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First, scientists converted Robonaut into a full exoskeleton called X1 that can help astronauts exercise and stay healthy while spending long periods in space. But X1 also has potential application closer to home; scientists think paraplegia or stroke patients could use the skeleton to regain some lost motion here on Earth.
"Due to pressurization of the suit, it's like squeezing a balloon every time you move your hand," Lyndon Bridgwater, senior robotics engineer at NASA's Johnson Space Center in Houston, said in a statement. "That causes extreme fatigue and even injury. We're looking at putting the hardware and actuator in the glove itself to provide muscle augmentation for the hand."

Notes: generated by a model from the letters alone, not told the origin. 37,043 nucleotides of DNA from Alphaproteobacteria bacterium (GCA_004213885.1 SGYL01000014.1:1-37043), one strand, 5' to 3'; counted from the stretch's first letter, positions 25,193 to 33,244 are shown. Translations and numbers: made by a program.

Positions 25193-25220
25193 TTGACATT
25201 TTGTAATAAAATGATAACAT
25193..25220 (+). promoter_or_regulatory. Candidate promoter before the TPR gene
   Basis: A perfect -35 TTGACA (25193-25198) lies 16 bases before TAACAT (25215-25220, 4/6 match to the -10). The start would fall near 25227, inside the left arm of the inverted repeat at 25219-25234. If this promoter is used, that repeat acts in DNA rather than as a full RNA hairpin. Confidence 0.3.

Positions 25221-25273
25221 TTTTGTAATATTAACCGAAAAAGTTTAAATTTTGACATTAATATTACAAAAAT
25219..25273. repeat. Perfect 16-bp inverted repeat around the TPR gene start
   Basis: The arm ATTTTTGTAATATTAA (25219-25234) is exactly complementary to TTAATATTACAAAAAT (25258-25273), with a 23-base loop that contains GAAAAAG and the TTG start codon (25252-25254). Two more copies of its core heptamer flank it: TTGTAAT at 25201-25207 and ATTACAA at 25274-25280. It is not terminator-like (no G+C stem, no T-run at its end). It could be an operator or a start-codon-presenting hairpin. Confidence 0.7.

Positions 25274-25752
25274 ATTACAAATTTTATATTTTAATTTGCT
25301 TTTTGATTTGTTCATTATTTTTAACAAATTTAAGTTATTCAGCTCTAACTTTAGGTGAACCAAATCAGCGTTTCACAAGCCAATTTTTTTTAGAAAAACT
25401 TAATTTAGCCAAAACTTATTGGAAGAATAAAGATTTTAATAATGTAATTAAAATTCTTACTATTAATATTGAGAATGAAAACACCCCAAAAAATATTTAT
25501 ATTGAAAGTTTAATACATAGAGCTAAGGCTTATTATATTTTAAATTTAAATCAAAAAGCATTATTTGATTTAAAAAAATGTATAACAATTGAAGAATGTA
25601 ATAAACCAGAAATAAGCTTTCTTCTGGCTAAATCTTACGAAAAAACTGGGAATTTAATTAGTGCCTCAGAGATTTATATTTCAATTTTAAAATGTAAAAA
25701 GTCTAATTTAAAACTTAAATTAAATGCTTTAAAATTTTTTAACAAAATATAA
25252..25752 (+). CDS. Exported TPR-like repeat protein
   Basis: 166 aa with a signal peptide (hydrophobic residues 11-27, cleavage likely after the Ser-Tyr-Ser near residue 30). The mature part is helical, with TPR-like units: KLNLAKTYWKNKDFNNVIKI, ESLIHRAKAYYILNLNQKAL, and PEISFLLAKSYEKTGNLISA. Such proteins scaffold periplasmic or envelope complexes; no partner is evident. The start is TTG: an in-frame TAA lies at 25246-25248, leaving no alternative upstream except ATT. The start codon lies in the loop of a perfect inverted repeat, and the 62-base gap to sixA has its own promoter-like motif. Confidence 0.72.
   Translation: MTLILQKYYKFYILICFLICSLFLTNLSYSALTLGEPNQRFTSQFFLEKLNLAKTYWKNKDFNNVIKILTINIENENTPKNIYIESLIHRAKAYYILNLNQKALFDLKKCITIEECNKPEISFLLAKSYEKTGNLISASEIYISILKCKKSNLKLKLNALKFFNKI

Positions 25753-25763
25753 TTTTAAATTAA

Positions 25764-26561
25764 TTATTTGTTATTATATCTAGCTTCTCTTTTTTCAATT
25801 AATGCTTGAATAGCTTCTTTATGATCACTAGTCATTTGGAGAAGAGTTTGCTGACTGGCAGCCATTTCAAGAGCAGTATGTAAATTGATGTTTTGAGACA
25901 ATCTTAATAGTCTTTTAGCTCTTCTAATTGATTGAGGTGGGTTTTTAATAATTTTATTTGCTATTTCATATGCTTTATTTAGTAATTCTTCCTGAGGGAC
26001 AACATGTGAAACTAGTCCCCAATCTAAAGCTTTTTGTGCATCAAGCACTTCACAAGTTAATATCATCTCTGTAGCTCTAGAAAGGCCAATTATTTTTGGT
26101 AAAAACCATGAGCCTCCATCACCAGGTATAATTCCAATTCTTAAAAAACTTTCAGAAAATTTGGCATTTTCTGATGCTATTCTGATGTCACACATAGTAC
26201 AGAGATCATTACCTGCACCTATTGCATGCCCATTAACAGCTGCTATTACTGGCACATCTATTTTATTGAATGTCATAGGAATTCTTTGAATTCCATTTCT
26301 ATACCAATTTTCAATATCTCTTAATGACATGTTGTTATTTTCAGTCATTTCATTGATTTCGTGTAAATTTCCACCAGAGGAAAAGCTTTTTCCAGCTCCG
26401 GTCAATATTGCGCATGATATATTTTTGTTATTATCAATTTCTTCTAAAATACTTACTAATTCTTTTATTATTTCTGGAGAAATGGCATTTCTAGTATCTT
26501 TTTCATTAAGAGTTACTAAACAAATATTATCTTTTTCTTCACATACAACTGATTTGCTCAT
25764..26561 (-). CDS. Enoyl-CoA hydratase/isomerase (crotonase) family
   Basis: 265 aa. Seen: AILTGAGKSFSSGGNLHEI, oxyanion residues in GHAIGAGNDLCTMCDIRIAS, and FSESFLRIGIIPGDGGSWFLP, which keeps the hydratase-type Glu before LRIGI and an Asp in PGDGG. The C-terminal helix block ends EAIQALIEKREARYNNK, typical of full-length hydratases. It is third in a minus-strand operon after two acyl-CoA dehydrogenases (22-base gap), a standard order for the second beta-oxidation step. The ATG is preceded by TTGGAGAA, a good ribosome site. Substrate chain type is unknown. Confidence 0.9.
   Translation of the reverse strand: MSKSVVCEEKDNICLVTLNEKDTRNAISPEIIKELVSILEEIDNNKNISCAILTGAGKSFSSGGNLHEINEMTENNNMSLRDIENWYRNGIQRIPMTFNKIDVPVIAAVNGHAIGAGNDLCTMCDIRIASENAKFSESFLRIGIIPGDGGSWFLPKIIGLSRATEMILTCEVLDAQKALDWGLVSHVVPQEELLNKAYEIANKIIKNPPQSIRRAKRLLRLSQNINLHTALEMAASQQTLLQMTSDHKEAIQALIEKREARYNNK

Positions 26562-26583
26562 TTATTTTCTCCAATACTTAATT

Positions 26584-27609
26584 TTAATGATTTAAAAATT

"The robot could stabilize an injured individual or do nursing-level work, even on Earth," Ron Diftler, Robonaut project manager, said in a statement. "That essentially transports a doctor's skill and presence to somewhere the doctor can't go or, in an emergency situation, where it would be dangerous for a person to go."